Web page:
The Green House Effects
Can earth-friendly construction slash high utility bills?
Hidden beneath the canopy of trees that shades the Evergreen Historic District, something fairly unusual in Midtown Memphis is discreetly taking place. Among some of the city's oldest homes, architect Jimmie Tucker and his crew are building a brand-new house.
Yet the traditional, red-brick three-bedroom residence at 1634 North Parkway is not just a new house. It is a new kind of house. Tucker is an advocate of a construction program called EcoBUILD, following the movement started by developer Henry Turley and MLGW in 2003. Turley wanted to ensure that low-income housing in his new development, Uptown, would be energy efficient. MLGW gathered a team of architects, engineers, and representatives from various city agencies and created standards that would deliver 30 percent energy savings over the typical construction of a new residence.
"New does not guarantee efficiency," insists Becky Williamson, strategic marketing coordinator for MLGW. "Shelby County still builds houses to the 1992 model energy code, so we're 14 years behind the times. Shelby County just updated their construction codes, but they opted not to update the energy portion of it, and just essentially elected to say, 'Well, too bad, homeowner. It's your utility bill; you're stuck with it.'"
Stuck with a notoriously high bill, which, according to Williamson, can be lowered by taking "seemingly minor steps that collectively have a large impact on energy use, as well as occupant comfort and air quality."
Behind the walls of an EcoBUILD house, you can't see the meticulously insulated roof or the sealed electrical penetrations that make Tucker's home unlike any other in the neighborhood. And you won't find new paint smells or drafty, dusty air, either. The EcoBUILD standards mandate the use of low-volatile organic compounds, eliminating the common odor of what Williamson explains are actually "chemical pollutants" in normal wet paint. MLGW has also tackled the problem of duct leakage, the source of dirty air in many homes throughout Memphis, by making sure that every nook and cranny behind the walls has been sealed with caulk. Builders who choose EcoBUILD will essentially create an airtight, UV-ray protected, Mother Nature-friendly living space that is easy on the lungs, the environment, and the pocketbook.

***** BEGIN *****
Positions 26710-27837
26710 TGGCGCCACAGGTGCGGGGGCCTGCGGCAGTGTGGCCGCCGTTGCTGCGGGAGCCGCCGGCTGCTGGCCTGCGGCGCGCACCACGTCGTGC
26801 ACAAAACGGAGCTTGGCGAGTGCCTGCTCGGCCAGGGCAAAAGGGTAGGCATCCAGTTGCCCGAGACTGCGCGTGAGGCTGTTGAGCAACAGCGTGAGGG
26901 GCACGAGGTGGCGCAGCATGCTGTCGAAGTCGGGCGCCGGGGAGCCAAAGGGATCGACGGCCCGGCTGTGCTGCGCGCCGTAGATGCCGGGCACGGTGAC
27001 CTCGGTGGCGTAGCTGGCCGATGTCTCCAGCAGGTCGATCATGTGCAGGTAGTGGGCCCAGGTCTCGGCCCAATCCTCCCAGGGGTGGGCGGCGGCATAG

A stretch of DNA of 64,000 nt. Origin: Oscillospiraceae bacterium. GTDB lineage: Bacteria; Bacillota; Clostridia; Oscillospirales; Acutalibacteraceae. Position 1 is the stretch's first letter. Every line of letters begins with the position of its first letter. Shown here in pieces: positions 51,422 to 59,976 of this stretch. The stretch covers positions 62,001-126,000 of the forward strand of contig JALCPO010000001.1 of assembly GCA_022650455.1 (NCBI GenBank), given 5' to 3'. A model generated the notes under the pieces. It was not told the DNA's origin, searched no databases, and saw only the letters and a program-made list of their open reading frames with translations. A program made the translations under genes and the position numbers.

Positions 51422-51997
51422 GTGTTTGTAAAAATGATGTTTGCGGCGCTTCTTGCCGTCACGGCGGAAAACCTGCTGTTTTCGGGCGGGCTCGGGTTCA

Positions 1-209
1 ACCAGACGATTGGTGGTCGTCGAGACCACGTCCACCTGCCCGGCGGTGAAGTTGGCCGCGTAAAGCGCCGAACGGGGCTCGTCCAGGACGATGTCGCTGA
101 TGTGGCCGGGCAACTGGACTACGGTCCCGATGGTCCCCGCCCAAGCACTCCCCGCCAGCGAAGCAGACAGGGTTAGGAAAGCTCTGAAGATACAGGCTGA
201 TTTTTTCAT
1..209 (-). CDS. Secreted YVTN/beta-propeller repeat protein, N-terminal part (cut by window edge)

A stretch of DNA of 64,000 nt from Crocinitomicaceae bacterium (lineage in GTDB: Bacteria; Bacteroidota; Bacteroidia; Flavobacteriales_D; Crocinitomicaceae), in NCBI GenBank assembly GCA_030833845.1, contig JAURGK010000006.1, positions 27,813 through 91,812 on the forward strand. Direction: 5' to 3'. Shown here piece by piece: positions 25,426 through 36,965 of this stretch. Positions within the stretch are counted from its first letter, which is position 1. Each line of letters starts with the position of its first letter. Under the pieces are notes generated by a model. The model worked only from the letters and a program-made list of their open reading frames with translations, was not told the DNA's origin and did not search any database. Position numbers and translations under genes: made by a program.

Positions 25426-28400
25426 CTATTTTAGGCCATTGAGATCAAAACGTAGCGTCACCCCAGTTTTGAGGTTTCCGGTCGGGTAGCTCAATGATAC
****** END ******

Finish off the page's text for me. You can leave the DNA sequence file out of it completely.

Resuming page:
Well, almost. Because of the EcoBUILD standards, homeowners see a small increase -- approximately 3 percent -- in the initial cost of construction. But considering the final outcome, that could be a small price to pay for reduced energy output.
"There's not a guaranteed return, but we know there's a return," Williamson claims. Because the program is new, MLGW can't provide reliable numbers yet. And the program's newness poses another problem: convincing the construction industry to accept change. However, as consumers and builders become more aware of EcoBUILD's benefits, MLGW anticipates a much higher demand for the use of its standards.
With existing homes, environmentally friendly improvements can also be made without the use of EcoBUILD. Williamson recommends several tools on the MLGW Web site, such as the Energy Savings Calculator, a gadget that enables users to determine the operating costs of their existing appliances and the potential savings they would achieve with newer models. MLGW also offers The Energy Doctor, an energy technician that makes free house calls.
But with new homes, Tucker has found that EcoBUILD offers a greater level of quality control. "We're really expecting that it will pay off, in cutting down on energy loss and just having a more comfortable environment within the interior of the house," says Tucker. He plans to implement the standards into his newest development, because "we think it all makes sense."